Employee and Commuter Student Mode Splits (2001-2019)
The type of transportation people use to travel is known as a mode. A ‘mode split’ comprises the total picture of all the different transportation types people use to travel. Tracking and studying a mode split is an essential component in developing sustainable transportation options in our region. The UNC mode split results aid staff to determine the effectiveness of transportation options and incentive programs.
The charts below show the method UNC employees and students used to travel to campus:
*The 2019 Survey split bus results into Local Bus- Chapel Hill Transit (8%) and Regional Bus (7%).
*’Other’ category includes telework, dropped off, and motorcycle/scooter.
|Park & Ride||0.16||0.17||0.18||0.16||0.07||0.05||0.06|
Employee Mode Split
- The percentage of employees who drive alone to campus increased to 69%, the highest level since 2001 (72%). This may be associated with the expansion of the Craige Parking Deck in 2017 and low fuel prices.
- Bicycling declined to 3%, the lowest level since 2011. Cycling infrastructure connecting Chapel Hill to campus and incentives to promote cycling has not been upgraded for many years.
- Bus ridership remains consistent, likely due to former Park-and-Ride users maintaining their previous shift to transit.
*The 2019 Survey split Bus into Local Transit-Chapel Hill Transit (35%) and Regional Bus (4%).
|Park & Ride||0.10||0.14||0.15||0.12||0.06||0.06||0.08|
Commuter Student Mode Split
- Reported bus usage remained constant at 39%. Local Chapel Hill Transit (35%) and Regional bus (4%) usage were separated for the first time in the 2015 Survey. In 2017, Chapel Hill Transit usage decreased to 35% and Regional Transit decreased to 4%.
- Bicycle usage decreased significantly from 13% to 6%.
- Park-and-Ride increased from 6% to 8% and walking increased from 5% to 16%. These increases are likely due to the increase in walkable and transit accessible off campus housing.
Other Survey Data Highlights
In order to effectively promote use of modes of transportation other than driving it is important to understand commuter preferences and behaviors and the factors that influence their travel choices. These sections highlight data from the survey that will help develop programs and policies to enhance mobility to campus.
Employees provided common reasons why they do not ride the bus or carpool/vanpool more often. The most common reason reported was the bus trip takes too long compared to driving, irregular work schedules, and the bus stop is too far from my home/workplace.
Employees who made changes to how they get to work chose to ride a bus or telework because they wanted to save money/reduce travel costs, were concerned about the environment, and changed their home/work location or work hours.
Riding the bus and teleworking are also the modes that employees are most likely to try in the future:
The largest influence to carpool, vanpool, or bus usage is more frequent or faster bus service to work, a free ride in case of emergencies, and flexibility in work hours to accommodate schedules.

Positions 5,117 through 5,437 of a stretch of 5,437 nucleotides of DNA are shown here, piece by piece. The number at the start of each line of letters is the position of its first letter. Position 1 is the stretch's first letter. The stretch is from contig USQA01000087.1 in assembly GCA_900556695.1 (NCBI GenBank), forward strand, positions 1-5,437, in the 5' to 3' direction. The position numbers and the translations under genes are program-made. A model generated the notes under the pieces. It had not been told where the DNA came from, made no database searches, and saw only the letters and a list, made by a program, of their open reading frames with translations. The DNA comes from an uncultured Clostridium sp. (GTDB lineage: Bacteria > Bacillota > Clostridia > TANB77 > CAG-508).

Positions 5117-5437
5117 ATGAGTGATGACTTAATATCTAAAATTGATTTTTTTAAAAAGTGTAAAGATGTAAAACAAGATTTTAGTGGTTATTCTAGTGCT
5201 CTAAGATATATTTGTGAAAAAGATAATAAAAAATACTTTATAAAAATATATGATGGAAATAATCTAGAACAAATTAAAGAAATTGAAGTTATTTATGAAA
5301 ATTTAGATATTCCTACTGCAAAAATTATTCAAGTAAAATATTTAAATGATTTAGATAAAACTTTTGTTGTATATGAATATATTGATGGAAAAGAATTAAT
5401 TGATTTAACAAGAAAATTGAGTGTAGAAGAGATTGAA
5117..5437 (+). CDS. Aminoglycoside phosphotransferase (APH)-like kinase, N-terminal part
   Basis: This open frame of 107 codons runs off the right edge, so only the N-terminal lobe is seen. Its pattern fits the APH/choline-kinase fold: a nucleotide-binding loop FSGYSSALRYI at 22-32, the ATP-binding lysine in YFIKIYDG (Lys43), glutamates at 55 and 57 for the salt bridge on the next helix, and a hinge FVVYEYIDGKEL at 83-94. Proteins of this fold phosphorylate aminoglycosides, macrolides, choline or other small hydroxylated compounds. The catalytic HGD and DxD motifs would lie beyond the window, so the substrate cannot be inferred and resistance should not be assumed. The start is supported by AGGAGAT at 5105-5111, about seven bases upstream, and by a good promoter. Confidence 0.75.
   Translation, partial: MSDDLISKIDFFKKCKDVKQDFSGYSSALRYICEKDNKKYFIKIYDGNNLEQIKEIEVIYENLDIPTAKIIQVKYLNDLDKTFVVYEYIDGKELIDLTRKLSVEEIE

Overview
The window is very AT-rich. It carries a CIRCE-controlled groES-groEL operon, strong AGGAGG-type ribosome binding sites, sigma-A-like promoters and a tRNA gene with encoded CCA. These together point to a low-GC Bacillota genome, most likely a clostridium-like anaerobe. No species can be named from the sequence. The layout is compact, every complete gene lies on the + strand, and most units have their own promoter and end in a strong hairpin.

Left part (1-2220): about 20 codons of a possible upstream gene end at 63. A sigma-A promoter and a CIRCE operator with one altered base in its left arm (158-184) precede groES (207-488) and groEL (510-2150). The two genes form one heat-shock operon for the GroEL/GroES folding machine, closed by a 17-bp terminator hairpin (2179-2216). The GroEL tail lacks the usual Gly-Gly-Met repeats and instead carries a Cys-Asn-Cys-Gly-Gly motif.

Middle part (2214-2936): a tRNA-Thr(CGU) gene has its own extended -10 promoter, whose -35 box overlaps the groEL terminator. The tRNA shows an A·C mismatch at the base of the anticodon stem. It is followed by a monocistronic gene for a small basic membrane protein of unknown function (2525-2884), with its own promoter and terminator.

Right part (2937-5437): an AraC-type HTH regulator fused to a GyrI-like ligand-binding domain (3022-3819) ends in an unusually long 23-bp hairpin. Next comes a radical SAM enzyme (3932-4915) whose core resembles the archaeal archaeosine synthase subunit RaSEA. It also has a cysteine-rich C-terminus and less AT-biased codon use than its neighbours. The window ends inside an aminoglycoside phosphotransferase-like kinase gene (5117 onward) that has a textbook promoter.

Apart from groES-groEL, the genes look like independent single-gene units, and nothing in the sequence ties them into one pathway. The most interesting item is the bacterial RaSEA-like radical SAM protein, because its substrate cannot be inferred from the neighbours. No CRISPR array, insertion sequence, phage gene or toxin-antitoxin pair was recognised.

The top influencers on people biking and walking more included more bike lanes/paths and sidewalks connecting their home to workplace. This shows how important local land use policy plays in providing housing within a walkable and bikeable distance as well as the importance of connecting neighborhoods to campus with safe walking and biking facilities.
Students cited irregular schedules, the bus taking too long compared to a car, and the bus running too infrequently near their home. The majority of off campus student housing is within a .25 mile of a Chapel Hill Transit bus stop which points to the need for increased frequency to accommodate irregular schedules. Chapel Hill Transit’s North-South Corridor Bus Rapid Transit (BRT) project consists of a BRT system along the Martin Luther King Jr Boulevard/South Columbia Street corridor that will open in approximately 2023. A congestion-free bus option may alleviate these concerns by providing fast, frequent, reliable service to campus.
Employees and students who drive alone travel similar distances as those who ride a regional bus, park and ride, or get dropped off/ride-hail:
|Primary Commute Mode||Employee||Student|
|Dropped off/Ride-hailing service (taxi, Uber, Lyft, etc.)||15.2||3.0|
|Walk/Run (the entire trip)||1.8||1.0|
|Chapel Hill Transit Bus||6.1||2.9|
|Regional Bus (GoTriangle, PART, Chatham)||18.5||15.6|
|Park-and-Ride served by Chapel Hill Transit||15.9||11.5|
|None – Most or all classes are online||N/A||11.5|
Employees are most likely to try teleworking at a rate of 35%, three times as many people as the second mode, the bus (13%).
The top four reasons employees living less than five miles from campus gave for not bicycling more to campus include: Too far to bike, the roads to campus are unsafe, lack of bike lanes or paths on route, and there is no place to shower at work. Students indicated that it is too far to bike, the route to campus is too hilly/biking is too difficult, roads to campus are unsafe, and there is a lack of bike lanes/separated paths on their route.
Dedicating more transportation funding to bicycle improvements may alleviate concerns about unsafe road conditions by separating people from high speed motor vehicle traffic. The increased affordability and usage of electric assist bicycles may alleviate those who think cycling is too difficult. Twenty percent of employees who stop on the way to work do so to drop off and pick up children. Increasing the connectivity and safety of cycling infrastructure coupled with flexible schedules may facilitate those parents to ride with or take their children to school by bicycle.